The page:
New York woman Jennifer McLeggan says despite facing years of harassment, including vandalism and death threats, from her racist neighbors, Long Island police refused to help her. But after McLeggan posted a now-viral sign in her front window detailing the situation, her Black neighbors stepped in to protect her themselves.
McLeggan, a single mom and nurse, said her neighbors have been harassing her since she moved into her house more than two years ago. She said her neighbors have thrown dead squirrels and human feces onto her property and taken a blow torch to her house in the middle of the night.
McLeggan also said she won a civil suit against her neighbors after her camera caught them throwing human feces onto her yard but that police still refused to intervene, claiming nothing could be done unless she was physically harmed.
Terrified that she'd be killed, McLeggan wrote up everything she said happened since she moved in and placed the sign in her front windows.
A photo of sign made its way onto social media, and people from across New York responded with offers of help. The first to show up was a Queens resident named Anthony Herron who also goes by Flow. Speaking to Blavity, Herron said that when he offered help, McLeggan only requested prayers.
But he wasn't satisfied with that. "We don’t know what can happen," Herron told Blavity. "I take threats to Black women very seriously."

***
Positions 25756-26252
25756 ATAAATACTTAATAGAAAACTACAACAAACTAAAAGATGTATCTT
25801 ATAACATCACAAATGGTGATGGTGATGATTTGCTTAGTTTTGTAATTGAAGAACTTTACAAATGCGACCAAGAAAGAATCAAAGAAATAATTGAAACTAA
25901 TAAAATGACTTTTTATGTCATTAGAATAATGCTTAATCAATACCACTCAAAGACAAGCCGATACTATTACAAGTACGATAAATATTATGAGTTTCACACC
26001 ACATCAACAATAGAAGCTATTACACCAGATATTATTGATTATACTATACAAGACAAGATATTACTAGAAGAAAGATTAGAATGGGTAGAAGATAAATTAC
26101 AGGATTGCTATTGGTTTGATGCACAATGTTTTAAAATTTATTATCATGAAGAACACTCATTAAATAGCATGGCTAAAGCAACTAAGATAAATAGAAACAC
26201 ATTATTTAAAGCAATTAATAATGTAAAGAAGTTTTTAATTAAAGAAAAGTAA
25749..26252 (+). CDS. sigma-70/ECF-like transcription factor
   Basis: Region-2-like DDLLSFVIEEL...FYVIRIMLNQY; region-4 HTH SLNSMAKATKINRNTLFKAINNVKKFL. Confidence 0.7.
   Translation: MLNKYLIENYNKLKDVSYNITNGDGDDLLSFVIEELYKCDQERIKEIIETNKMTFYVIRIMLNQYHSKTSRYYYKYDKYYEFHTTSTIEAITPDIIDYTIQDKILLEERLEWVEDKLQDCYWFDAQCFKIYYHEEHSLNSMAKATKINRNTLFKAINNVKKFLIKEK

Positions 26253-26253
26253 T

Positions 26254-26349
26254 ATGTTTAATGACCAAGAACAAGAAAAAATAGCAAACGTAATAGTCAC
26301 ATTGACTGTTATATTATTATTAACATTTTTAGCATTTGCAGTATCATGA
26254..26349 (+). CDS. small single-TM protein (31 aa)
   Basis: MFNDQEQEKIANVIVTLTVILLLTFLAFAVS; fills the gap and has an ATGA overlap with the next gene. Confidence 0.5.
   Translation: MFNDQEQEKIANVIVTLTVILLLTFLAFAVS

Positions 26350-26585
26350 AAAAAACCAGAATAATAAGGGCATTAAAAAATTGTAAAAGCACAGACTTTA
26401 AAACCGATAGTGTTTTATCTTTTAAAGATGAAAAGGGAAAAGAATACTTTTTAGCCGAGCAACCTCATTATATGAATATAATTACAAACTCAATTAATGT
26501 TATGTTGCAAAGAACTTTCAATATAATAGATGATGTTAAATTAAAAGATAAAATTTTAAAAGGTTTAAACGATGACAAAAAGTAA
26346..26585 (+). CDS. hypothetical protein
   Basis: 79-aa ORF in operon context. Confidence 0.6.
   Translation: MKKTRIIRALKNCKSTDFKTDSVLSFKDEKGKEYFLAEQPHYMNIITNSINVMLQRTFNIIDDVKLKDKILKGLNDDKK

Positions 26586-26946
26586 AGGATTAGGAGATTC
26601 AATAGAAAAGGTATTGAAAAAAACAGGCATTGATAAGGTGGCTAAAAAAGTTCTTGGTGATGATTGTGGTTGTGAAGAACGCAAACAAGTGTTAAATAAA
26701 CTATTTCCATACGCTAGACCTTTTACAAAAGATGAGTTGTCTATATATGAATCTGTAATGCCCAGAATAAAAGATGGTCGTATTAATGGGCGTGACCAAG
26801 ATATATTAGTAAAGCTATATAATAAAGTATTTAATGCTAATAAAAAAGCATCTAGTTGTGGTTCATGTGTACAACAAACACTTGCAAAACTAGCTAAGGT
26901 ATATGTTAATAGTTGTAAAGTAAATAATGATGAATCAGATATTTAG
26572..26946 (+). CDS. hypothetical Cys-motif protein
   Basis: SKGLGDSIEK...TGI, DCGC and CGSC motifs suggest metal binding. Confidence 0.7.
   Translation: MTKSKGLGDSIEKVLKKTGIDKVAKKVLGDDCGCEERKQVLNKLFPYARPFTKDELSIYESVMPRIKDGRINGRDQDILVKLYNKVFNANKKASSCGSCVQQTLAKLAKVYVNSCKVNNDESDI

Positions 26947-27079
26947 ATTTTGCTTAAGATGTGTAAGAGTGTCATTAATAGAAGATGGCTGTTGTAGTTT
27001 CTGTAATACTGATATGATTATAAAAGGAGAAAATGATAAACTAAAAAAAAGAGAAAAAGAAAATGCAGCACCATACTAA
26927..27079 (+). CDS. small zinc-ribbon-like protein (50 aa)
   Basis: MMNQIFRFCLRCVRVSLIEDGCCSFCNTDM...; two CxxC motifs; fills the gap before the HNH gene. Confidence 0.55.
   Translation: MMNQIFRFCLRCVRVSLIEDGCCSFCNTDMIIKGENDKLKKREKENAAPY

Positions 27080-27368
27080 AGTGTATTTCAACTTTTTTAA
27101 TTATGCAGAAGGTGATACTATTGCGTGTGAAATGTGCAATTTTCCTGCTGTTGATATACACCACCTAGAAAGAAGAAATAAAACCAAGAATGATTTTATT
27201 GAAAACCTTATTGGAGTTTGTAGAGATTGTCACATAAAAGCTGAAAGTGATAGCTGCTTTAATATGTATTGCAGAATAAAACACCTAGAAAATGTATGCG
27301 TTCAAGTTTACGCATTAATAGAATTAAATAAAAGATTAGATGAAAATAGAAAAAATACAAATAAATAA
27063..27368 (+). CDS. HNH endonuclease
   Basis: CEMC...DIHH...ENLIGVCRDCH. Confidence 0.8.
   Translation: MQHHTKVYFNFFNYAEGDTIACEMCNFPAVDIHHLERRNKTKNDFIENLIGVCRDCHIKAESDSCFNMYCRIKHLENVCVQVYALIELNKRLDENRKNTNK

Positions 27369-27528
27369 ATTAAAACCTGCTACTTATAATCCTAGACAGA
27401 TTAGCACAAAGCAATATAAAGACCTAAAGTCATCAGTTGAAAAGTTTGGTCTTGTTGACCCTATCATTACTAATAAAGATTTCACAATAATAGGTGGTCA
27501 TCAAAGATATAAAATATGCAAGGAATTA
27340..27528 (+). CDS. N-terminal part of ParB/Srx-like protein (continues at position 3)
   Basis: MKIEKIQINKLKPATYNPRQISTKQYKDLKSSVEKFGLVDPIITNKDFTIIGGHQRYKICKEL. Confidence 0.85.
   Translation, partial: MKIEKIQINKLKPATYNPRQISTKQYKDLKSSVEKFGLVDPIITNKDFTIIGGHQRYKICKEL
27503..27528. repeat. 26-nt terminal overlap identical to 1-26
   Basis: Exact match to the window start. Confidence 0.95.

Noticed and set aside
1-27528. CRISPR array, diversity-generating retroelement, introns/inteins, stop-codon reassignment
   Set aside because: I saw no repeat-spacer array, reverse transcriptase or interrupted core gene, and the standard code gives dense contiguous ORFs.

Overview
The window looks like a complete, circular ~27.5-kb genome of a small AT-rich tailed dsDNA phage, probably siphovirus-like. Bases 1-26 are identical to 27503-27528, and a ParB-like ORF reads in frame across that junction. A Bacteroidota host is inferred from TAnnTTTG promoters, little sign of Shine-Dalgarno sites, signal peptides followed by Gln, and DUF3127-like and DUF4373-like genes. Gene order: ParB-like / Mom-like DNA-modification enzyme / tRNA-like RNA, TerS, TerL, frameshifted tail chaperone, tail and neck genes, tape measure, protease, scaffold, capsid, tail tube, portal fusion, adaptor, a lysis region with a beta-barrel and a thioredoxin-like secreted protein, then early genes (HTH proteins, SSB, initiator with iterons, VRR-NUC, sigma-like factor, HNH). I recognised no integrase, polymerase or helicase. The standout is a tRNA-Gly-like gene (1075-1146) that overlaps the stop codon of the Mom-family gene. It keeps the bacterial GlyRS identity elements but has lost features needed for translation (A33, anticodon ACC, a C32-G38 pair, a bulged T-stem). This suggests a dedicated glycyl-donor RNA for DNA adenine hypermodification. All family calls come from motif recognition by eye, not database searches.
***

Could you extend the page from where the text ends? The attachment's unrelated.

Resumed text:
Now, every night since July 12, Herron has sat guard outside of McLeggan's house all night, live-streaming the whole time to ensure his and McLeggan's safety.
After a few days, other Black neighbors—including, allegedly, members of the Crips gang from Queens—joined him in guarding McLeggan's house.
Soon, enough people had shown up that the house was never unguarded, even during the day. People donated food, water, and camping equipment to keep the guards comfortable.
New York State Assemblywoman Michaelle Solages, who found out about McLeggan's situation via social media, also took action. After reaching out to McLeggan and contacting the local police department to ask why it wasn't doing more, Solages said she looked into drafting legislation to protect people in similar situations.
After Herron began his watch and the assemblywoman got involved, the police have shown more interest in McLeggan's case.
But Herron said police seemed more focused on the group watching over McLeggan's house than protecting her.
"The Nassau Police Department form of 'Police Presence' last night was parking their jeeps FACING the cars of the protectors of the house and having their high beams on ALL night," Herron tweeted on Friday.
The Daily Dot has reached out to McLeggan, Herron, and Solages and will update this post if they respond.